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Serengeti National Park Day 3/Ngorongoro Crater II – Tanzania

Day 3 in Serengeti and back toward Arusha via the Ngorongoro Crater for the second time with another wonderful night in the Endoro Lodge: great food, wonderful bed, luxurious shower all in a beautiful setting. You can see our accommodations in Serengeti – a little outdoor campsite with tent and cot and real live sheets/blanket/pillow. Bathroom, need you ask, was a 2 minute walk westward. If you looked through the trees you could see animals wandering around, so security is some issue. Mostly things like Zebras (pronounced ZEH-bras) and cape buffalo (one of your “big five” game animals). The last night we had drunken Finns (very young) making noise until the wee hours of the morning. Serengeti – Masai for “endless plain” is a place that  you could stay forever and see new things every day.  There are fancy lodges at $300+ a night and our campsite plus a small village where there is a store, bar (I suspect ladies of the night), housing and such for park workers. John took us there so we could score a cold Kilamanjaro beer before heading back to As we drive off back in the direction of Ngorongoro Crater we pause at a kopje where a female lion is surveying the plains.

Lions in kopje on our way out of Serengeti

Nyani or Baboon "bush camp" - Serengeti

Nyani (baboon) campsite sign - Serengeti

Here is Nyani campsite. Our tent is in the right foreground. Drunken Finns are nowhere to be seen.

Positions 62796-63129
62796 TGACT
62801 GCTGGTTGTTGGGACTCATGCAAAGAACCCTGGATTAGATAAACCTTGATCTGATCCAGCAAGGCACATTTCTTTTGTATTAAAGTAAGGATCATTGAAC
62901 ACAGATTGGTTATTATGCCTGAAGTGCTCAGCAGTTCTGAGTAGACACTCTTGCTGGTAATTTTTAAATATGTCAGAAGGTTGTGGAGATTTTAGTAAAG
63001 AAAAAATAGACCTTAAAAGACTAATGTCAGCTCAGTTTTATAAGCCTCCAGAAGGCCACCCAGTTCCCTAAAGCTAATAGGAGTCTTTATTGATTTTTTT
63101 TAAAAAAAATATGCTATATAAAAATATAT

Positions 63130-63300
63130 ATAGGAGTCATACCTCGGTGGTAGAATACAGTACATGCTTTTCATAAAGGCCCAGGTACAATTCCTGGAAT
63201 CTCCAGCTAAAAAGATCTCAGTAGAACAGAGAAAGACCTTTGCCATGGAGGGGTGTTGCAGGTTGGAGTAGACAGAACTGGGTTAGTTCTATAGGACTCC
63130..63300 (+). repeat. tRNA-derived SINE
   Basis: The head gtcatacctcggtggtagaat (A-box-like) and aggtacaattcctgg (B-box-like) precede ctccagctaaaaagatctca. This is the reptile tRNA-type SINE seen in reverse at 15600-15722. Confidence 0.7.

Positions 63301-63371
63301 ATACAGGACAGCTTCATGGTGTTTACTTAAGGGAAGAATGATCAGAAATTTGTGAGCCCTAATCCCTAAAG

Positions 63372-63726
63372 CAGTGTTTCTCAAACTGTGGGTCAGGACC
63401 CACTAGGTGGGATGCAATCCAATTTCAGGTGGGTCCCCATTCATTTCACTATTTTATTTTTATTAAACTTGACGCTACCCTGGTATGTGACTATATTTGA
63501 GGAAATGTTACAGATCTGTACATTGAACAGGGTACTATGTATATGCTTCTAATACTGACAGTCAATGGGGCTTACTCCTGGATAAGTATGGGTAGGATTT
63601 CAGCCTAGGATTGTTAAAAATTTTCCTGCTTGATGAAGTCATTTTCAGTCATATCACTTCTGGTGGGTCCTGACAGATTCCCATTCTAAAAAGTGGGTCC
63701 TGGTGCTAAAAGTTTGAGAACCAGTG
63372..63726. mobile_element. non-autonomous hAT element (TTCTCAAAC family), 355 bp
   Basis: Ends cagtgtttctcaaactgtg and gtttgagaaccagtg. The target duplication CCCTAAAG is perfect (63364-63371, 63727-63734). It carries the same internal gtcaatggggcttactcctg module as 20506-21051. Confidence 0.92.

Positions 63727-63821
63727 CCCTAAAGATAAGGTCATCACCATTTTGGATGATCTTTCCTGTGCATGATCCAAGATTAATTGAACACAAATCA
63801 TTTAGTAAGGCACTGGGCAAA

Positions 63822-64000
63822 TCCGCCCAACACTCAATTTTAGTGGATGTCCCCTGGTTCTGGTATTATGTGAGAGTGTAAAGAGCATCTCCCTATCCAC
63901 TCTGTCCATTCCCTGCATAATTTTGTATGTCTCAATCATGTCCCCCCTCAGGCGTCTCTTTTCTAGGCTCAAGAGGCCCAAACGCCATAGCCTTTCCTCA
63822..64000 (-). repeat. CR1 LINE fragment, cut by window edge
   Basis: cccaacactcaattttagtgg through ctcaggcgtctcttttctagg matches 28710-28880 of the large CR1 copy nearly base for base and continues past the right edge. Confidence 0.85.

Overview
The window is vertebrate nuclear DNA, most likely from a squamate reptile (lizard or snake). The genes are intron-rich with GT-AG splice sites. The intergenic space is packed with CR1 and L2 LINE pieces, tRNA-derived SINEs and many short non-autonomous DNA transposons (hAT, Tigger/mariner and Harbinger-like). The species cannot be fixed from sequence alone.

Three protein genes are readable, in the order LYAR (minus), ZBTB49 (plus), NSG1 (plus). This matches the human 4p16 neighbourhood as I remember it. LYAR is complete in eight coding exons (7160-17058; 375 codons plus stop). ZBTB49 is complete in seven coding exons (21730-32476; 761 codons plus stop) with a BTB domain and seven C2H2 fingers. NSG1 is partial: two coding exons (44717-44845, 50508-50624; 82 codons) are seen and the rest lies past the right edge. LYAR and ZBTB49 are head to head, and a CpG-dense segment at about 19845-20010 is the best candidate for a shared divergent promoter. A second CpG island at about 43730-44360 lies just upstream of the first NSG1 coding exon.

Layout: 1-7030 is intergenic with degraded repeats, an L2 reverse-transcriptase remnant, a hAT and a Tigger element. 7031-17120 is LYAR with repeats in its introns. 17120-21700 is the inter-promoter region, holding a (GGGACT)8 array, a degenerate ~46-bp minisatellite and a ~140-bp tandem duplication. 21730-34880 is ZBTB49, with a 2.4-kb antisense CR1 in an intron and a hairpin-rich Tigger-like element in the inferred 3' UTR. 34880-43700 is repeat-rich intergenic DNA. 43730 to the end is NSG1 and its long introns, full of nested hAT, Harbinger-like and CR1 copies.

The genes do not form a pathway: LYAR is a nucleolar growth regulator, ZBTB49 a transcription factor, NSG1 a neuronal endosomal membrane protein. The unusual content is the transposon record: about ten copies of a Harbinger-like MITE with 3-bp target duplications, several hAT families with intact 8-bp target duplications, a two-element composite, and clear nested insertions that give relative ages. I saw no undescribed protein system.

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Zanzibar – Tanzania – The Spice Island

Lying off the east coast of Africa in the Indian Ocean just south of the equator, the historic island of Zanzibar lies like jewel in the sun. The spice island: cumin, cinnamon, lemon grass, clove (especially clove!), nutmeg, ylang-ylang, vanila and black pepper. The name conjures up pictures of exotic dhows sailing the Indian ocean to India with spice and back laden with silks and trade goods of old.

The actual picture is a bit more touristed, a bit more jaded and a bit more crowded, especially Stone Town – almost impossible to photograph, yet an interesting warren of narrow cobbled streets, shops and sellers. Somehow the picture I  had of “Stone Town” did not do justice to the reality.

It’s also true that Stone Town is difficult to photograph for whatever reasons: tight quarters, shy people (I don’t jam cameras in people’s faces), bad angles, rain (which we had in plenty in the House of Wonders) or take your pick.